Can anyone confirm if a VPN tunnel that terminates at a vShield Edge can have firewall rules applied?
We want to establish a tunnel from a third party but restrict the IPs and ports that the VPN traffic can access.
In addition to this, can firewall rules apply for traffic leaving our network and going back down the tunnel so that we restrict access to endpoints on their network?
Thanks for any help!
Yes, you can build VPN tunnels with VSE but there are two issues. First, the tunnel(s) will not be stable. Our experience has shown that tunnels that terminate on both Cisco ASA and Sonic Wall devices have proven unreliable. They do negotiate initially, but seem to randomly go down and re-negotiate. In both cases, we replaced VSE with hardware based firewalls and the problems went away immediately. There is no way that VSE should be considered "production ready". The other issue with VSE is the incredibly tedious UI. For example, there is no "by pass filters" option for VPN tunnels - you must explicitly detail traffic which is allowed through. With static NAT in place, you must also create two rules for every traffic flow - one "into" the external IP and one "out of" the internal IP. There is no way to copy rules, either, so maintaining the rule base is a nightmare. Lastly, in a multi-tenant environment, there is no way to backup the rule base for a single VSE.... It is an all or nothing proposition.
My advice: RUN, as fast as you can, away from VSE.
We have used vShield 5.0.1 to stand up Site-Site IPSec VPNs with Cisco PIX/ASA other Edges and Cisco IOS based devices with various IOS/Finesse releases in a live environment and lab with no issues we could'nt overcome.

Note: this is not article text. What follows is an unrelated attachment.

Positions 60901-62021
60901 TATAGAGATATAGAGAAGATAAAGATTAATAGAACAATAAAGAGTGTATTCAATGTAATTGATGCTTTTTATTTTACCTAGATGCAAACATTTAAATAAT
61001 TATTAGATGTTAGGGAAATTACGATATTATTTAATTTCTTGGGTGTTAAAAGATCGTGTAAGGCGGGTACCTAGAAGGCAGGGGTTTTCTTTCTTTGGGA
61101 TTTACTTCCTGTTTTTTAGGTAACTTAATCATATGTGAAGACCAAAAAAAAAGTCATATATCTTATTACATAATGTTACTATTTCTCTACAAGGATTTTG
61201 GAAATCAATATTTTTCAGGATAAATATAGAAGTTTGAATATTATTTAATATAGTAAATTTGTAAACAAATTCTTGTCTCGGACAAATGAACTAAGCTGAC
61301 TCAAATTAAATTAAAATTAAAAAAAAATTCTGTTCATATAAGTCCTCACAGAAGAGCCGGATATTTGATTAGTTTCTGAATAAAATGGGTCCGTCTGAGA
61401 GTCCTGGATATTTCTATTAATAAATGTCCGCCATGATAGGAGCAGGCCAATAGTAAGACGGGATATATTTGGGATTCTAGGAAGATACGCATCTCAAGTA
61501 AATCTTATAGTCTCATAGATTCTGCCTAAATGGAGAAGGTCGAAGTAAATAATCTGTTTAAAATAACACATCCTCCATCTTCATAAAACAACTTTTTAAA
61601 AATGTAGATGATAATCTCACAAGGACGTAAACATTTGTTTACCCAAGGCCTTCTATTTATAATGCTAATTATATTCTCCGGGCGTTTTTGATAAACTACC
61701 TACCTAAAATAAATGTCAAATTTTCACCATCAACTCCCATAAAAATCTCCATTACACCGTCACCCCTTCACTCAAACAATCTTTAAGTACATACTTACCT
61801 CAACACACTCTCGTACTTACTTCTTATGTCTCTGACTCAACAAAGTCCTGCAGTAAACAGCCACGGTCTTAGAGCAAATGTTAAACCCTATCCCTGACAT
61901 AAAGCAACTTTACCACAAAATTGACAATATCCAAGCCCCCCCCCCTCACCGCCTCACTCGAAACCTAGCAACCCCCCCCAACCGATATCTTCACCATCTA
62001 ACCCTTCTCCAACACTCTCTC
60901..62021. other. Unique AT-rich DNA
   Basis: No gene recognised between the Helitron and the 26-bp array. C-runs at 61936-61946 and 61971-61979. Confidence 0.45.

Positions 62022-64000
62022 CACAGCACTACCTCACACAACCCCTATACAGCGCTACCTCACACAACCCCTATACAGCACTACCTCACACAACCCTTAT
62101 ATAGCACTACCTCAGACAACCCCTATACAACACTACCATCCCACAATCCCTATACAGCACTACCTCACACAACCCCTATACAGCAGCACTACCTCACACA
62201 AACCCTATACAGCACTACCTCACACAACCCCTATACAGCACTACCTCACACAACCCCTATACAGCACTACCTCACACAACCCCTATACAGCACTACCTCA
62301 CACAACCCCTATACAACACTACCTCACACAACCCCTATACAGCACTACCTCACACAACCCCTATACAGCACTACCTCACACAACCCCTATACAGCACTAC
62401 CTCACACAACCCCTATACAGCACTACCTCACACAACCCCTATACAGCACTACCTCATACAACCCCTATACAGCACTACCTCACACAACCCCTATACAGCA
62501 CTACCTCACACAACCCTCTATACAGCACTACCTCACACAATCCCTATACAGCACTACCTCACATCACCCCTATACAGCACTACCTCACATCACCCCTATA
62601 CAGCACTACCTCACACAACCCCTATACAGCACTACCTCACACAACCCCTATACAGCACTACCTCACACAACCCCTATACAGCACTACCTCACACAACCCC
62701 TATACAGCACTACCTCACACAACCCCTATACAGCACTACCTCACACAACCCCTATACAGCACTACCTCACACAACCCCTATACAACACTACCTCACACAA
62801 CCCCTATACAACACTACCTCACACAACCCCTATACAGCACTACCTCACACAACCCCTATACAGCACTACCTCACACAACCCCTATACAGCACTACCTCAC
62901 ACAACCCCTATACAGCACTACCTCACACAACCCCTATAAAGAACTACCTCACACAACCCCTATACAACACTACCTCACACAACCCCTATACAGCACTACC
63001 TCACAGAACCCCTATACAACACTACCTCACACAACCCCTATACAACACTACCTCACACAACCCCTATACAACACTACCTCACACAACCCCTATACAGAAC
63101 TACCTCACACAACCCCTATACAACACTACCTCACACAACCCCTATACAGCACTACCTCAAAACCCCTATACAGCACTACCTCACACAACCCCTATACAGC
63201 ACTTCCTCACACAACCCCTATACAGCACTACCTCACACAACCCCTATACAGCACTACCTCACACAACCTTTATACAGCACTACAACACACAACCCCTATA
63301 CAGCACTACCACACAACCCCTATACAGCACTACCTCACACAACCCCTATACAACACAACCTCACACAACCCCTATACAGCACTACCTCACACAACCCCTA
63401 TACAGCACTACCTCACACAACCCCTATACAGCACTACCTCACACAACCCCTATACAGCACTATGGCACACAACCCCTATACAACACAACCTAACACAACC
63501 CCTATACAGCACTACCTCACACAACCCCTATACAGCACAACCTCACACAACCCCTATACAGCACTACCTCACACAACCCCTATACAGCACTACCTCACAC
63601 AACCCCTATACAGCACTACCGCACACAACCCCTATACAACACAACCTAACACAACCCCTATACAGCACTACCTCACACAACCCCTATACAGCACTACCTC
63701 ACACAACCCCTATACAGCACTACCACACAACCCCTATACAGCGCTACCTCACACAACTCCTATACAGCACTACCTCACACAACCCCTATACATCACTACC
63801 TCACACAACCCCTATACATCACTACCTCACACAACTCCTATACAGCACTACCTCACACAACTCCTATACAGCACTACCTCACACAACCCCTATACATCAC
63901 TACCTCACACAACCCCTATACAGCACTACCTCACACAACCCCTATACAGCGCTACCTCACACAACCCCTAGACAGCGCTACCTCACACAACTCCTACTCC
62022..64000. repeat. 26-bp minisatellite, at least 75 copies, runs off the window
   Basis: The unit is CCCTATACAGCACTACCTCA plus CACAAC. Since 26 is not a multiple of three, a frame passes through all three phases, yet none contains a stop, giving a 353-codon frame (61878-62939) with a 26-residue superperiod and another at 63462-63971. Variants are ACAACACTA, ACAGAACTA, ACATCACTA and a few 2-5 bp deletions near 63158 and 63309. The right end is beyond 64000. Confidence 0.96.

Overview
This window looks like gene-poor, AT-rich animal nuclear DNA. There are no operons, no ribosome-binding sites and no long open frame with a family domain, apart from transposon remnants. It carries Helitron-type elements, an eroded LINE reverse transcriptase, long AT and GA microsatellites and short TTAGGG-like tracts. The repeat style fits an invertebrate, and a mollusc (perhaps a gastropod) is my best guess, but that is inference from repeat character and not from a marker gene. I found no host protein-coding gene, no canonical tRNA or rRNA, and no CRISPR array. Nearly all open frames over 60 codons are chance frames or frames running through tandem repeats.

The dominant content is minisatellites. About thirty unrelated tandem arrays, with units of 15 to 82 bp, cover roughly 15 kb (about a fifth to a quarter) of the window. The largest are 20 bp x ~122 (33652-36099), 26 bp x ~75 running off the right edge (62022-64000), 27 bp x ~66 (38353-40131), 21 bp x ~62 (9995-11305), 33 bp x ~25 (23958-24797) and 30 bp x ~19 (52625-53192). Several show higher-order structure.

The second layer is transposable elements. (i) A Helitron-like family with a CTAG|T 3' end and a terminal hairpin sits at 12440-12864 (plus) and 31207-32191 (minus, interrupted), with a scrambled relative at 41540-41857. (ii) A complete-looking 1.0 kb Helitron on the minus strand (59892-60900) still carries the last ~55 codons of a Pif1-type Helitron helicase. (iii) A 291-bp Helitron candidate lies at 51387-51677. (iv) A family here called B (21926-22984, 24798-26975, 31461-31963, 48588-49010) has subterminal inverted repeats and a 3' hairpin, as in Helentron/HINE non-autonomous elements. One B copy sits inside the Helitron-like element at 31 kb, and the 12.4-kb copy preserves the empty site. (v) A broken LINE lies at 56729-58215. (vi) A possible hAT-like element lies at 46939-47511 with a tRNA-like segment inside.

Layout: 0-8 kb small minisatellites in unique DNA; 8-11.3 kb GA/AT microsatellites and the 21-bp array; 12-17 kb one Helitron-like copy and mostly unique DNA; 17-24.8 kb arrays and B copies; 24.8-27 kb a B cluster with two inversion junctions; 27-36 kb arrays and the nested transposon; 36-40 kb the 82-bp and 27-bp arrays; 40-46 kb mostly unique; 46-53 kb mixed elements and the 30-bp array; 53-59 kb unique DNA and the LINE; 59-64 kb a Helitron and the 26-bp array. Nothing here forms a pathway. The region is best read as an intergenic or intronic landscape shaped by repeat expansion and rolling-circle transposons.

You can firewall what goes down the VPN tunnel i.e. from inside Edge to remote site but as of vShield Edge 5.0.1 default for traffic out of an interface is permit so you have to use inbound on "inside" to determine what goes from inside the Edge to the remote Peer.
i.e. no need for the double firewall rule anymore. You can see this if you console into an Edge and view the IPTables chain "usr_vpn_out" with the CLI command "show iptables filter". You will see the default rule generated for default policy is now ACCEPT not DROP.
You can firewall traffic coming from the remote site to VMs behind your vShield Edge by applying inbound rules on the VPN interface.
I would highly recommend a book on OpenSwan which is what I believe Edge seems to use for IPSec VPN as this will give you additional knowledge to fault find VPN issues you may come accross and help with error codes and understand the Edge IPSec config.